Chapter 9: Poetry in Motion
As I sit here after writing a ten-page final essay about famous serial killer H. H. Holmes, I am finally able to catch a breath and reflect on the week that was. A lot of things have been going on — wrestling twitter will always find something scandalous to talk about and even the different subsects of the “territories” will create their own specific drama. There have been numerous occasions where pacific northwest wrestling social media has exploded about one person or another and the bad things they have done. This is poetry in motion.
This week was no different, but that’s not the thing I want to talk about here. I try to keep this blog (and my online experience, in general) more on the lighter side as it is better for my mental health. If you came here seeking my “hot take” on the latest talk of the town — you will be sorely disappointed. I will discuss my experience as it relates to the theme of today’s chapter, and that will be all.
Whew, that got a little too heavy for my tastes. Anyways, as I was saying: I am just now, at this very moment, having the opportunity to reflect on this past weekend. It was a bit on the busier side, especially compared to what I have gotten used to recently. I had been going through what some may call “a bit of a drought” for a while, for whatever reason.
Poetry in Motion
Like, I would still get the random booking here and there but nothing was really catching on to steadily bring Nick Radford and/or The Academy in on a regular basis. Remember that The Academy is still a relatively new institution, and before that, I had to go through a bit of a transformation; from coffee-obsessed hipster to embracing my education and passion for soft sciences and above all literature. During those transitionary times, fewer people looked to book me and I didn’t really seek out new places to work, because nobody (including myself) knew who I really was.
This weekend was a good example of how things have started picking up for myself and The Academy as a whole. I was booked to wrestle on shows every day of the weekend; Friday, Saturday, and Sunday as opposed to the one (or zero) bookings per weekend I had become accustomed to. On Friday night, the Academy was set to wrestle Four Minutes of Heat at 321 Battle in Seattle, Saturday was a singles against Jack Stevens with Thom Alman in my corner that took place down in Tacoma, and Sunday was a lovely afternoon show for WCWC against someone new (yet strangely familiar) in Jay Cafe.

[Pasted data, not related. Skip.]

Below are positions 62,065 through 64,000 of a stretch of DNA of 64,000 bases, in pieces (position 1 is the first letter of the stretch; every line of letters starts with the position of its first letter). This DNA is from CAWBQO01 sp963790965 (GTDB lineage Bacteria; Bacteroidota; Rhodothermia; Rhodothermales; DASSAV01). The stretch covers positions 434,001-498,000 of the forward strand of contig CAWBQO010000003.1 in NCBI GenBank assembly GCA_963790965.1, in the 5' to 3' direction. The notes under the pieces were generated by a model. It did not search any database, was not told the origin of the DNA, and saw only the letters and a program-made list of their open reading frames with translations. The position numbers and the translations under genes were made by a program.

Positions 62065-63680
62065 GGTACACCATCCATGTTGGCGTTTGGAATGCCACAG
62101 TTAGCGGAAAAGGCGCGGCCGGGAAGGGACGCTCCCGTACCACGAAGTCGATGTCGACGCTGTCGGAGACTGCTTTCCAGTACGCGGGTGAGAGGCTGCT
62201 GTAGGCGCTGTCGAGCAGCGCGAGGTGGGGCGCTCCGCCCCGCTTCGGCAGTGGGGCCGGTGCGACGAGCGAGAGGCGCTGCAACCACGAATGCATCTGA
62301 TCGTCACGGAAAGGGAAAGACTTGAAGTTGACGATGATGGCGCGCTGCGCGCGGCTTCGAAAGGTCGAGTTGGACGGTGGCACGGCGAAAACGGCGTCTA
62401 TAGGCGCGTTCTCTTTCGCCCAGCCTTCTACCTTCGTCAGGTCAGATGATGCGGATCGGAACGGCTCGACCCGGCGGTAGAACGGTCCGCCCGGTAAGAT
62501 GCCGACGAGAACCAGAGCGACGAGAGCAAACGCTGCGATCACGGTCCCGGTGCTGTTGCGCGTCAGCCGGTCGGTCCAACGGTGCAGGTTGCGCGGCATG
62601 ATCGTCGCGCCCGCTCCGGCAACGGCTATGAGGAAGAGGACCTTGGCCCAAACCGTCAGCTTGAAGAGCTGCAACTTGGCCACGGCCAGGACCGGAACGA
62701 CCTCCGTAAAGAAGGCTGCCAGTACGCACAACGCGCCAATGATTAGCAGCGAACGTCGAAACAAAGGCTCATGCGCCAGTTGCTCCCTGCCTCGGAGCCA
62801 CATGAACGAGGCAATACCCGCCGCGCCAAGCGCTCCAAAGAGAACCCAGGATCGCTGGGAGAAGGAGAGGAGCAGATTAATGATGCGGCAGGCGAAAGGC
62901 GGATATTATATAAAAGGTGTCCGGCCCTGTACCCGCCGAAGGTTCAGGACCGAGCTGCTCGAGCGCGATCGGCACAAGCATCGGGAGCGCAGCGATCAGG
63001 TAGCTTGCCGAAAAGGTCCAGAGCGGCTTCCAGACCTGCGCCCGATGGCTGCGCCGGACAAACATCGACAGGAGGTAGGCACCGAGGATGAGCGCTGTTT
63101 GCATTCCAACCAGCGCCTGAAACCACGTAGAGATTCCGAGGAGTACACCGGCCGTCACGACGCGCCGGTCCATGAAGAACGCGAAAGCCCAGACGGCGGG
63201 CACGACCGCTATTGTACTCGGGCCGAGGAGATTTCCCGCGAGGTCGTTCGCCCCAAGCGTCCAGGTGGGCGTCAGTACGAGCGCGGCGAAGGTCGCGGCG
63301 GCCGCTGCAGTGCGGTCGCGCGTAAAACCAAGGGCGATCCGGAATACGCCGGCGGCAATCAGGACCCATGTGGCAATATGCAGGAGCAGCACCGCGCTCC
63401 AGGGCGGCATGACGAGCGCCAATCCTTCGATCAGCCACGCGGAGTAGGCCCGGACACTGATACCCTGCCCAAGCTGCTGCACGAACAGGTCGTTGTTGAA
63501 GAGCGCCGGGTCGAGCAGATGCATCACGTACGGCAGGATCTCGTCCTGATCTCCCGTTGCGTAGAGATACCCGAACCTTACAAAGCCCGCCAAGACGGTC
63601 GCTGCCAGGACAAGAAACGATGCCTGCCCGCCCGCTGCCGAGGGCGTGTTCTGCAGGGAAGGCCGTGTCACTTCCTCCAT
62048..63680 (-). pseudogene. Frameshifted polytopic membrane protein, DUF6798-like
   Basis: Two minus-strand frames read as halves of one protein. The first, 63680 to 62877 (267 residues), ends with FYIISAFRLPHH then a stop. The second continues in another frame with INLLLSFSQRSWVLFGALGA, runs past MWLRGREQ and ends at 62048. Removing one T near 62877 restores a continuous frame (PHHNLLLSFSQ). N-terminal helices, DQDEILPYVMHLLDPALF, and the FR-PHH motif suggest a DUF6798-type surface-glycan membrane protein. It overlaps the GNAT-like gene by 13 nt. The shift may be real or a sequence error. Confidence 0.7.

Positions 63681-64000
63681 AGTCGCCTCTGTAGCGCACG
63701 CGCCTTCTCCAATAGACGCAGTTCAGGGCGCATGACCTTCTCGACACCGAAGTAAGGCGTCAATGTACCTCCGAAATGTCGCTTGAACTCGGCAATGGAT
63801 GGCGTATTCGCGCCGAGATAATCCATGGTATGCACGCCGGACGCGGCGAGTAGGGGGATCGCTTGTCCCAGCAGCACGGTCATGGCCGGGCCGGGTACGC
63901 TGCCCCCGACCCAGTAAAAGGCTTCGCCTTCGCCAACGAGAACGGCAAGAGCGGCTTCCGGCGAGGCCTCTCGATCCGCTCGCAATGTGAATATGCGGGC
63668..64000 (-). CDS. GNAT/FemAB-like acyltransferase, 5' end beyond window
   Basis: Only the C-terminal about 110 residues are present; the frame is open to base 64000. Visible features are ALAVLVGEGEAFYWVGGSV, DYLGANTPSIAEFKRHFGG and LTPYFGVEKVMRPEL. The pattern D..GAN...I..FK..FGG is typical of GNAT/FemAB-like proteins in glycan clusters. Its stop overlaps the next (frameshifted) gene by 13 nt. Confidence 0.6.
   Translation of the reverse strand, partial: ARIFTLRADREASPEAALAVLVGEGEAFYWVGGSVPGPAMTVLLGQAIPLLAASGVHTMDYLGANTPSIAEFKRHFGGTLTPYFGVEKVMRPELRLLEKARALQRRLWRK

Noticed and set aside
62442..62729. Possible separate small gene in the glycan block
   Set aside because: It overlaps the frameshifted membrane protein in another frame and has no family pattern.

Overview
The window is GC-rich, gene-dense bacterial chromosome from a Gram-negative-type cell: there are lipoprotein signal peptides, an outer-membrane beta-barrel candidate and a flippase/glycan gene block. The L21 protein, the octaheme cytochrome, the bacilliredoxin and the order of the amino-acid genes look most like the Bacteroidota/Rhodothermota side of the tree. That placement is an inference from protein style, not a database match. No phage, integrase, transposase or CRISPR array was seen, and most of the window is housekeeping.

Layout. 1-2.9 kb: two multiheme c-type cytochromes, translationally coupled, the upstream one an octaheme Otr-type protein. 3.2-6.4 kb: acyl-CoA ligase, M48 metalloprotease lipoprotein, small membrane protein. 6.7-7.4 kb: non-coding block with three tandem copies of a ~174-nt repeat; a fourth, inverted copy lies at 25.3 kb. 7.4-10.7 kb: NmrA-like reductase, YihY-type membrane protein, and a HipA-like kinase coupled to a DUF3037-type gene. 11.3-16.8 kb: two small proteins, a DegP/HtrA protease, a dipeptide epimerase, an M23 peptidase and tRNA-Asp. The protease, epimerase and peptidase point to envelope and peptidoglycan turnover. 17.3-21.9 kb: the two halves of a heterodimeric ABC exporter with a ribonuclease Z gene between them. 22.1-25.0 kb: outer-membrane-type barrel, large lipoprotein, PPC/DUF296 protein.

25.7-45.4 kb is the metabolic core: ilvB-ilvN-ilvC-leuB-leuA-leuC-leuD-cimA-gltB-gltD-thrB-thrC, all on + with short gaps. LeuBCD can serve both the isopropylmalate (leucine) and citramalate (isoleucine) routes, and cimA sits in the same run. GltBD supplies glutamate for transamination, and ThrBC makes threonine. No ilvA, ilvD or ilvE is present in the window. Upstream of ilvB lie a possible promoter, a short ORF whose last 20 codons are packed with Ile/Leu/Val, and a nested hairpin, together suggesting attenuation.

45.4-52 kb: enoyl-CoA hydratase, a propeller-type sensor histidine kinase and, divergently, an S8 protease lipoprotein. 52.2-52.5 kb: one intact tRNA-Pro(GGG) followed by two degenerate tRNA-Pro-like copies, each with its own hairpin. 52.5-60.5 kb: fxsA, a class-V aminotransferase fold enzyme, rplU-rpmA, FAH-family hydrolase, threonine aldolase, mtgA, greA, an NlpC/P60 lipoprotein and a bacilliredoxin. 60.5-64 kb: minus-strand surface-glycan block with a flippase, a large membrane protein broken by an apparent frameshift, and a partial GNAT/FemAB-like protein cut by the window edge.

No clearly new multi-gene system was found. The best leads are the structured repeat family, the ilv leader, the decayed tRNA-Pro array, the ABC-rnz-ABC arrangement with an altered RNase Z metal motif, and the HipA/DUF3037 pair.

Writing One of My Famous Poems
I took it upon myself to write one of my famous poems for each of the shows and the specific matches I was scheduled to have on each. I was excited and intimidated at the prospect of writing so many poems in such a short period of time, but I suppose I can only blame myself since I wrote myself into this corner by making poetry my “thing”.
To accomplish writing three different poems about three different characters in three different scenarios on top of writing that paper I mentioned earlier, I took a step back and reevaluated my writing process and how I format my poetry, in motion. I determined that perhaps I had gotten too wrapped up in setting the scene, building the world, and really painting a whole picture in poems, which had caused them to become a bit long-winded and much more of a daunting task.
Maybe I didn’t *need* all the exposition to set the scene, maybe I could just jump right into the action a bit, and maybe I could allow the reader to reach their own conclusions about the stories I was presenting them. I almost felt like, though I still enjoy my more recent poems, they had lost a little bit of the magic that the first few had. I especially felt that way after revisiting my debut poem and seeing the simplicity of it.
Something I’ve been doing in wrestling recently is trying to branch out (a tiny bit at a time because I’m a shy, timid cat who is afraid of his own shadow). But I’ve begun attending different pieces of training to try and learn different styles and hear different philosophies about wrestling. 321 Battle has welcomed me to their trainings a few times in recent months and it allowed me to try things I wouldn’t normally try and push myself in different ways than I’m used to being pushed and I find it beneficial to my craft.
I was scared to branch out like this and I was scared to limit my poetry and make it more interpretive. I worried that if I left things too open-ended that it wouldn’t make sense or the points wouldn’t land and therefore people would think my poetry was bad, in motion. But art is interpretive and can be tweaked and played with to figure out what works and what doesn’t. Play around with your art and try something new. As I’ve stated before, there are so many different flavors of ice cream and the excitement is in the mix and match. Not everyone will like the specific flavor combo that you might come up with but all that matters at the end of the day is that you’re proud of the sundae you came up with with this poetry in motion.
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